Reference counting as memory management has a drawback in that it is difficult to detect circular references when determining dead objects. AngelScript allows the application to register types with special behaviours to support the garbage collection for detecting circular references. These behaviours make the class a bit more complex, but you should only have to register them for a few types, e.g. generic container classes.
The difference between the garbage collected and non-garbage collected types is in the addref and release behaviours, the class constructor, and the extra support behaviours.
The GC determines when objects should be destroyed by counting the references it can follow for each object. If the GC can see all references that points to an object, it knows that the object is part of a circular reference. If all the objects involved in that circular reference have no outside references it means that they should be destroyed.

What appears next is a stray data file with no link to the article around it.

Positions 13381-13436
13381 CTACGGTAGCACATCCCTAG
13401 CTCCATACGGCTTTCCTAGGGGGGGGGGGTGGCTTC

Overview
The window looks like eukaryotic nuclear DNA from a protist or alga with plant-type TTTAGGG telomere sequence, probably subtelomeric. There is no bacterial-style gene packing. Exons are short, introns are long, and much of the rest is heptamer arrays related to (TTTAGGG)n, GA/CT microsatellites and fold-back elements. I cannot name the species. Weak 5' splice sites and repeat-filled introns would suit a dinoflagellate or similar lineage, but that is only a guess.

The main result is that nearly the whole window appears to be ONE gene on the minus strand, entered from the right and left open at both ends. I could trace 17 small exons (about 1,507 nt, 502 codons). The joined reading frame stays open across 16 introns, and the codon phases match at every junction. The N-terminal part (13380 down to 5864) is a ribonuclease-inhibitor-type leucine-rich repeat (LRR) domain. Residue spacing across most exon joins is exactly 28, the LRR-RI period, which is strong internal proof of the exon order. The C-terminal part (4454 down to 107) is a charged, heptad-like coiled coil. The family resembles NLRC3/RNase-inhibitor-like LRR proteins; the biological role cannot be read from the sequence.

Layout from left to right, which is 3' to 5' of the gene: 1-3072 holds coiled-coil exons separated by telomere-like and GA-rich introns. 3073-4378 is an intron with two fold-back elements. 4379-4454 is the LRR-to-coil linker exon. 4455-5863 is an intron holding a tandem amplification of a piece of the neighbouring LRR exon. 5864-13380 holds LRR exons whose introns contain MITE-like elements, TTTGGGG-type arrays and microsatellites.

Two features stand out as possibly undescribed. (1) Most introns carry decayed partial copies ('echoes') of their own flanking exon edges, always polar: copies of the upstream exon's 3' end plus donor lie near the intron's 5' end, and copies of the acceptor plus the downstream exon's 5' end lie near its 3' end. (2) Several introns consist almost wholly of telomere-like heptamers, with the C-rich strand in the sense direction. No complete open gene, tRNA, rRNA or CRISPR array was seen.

The process of determining the dead objects uses the first for of the behaviours below, while the destruction of the objects is done by forcing the release of the object's references.
Whenever a garbage collected class is created, the garbage collector must be notified of it's existence. The easiest way of doing that is to have the factory behaviour, or the class constructor call the
NotifyGarbageCollectorOfNewObject() method on the engine when initializing the class.
You may want to consider caching the typeId, so that it doesn't have to be looked up through the relatively expensive call to GetTypeIdByDecl every time an object of this type is created.
Note, if you create objects of this type from the application side, you must also notify the garbage collector of its existence, so it's a good idea to make sure all code use the same way of creating objects of this type.
For garbage collected objects it is important to make sure the AddRef and Release behaviours clear the GC flag. Otherwise it is possible that the GC incorrectly determine that the object should be destroyed.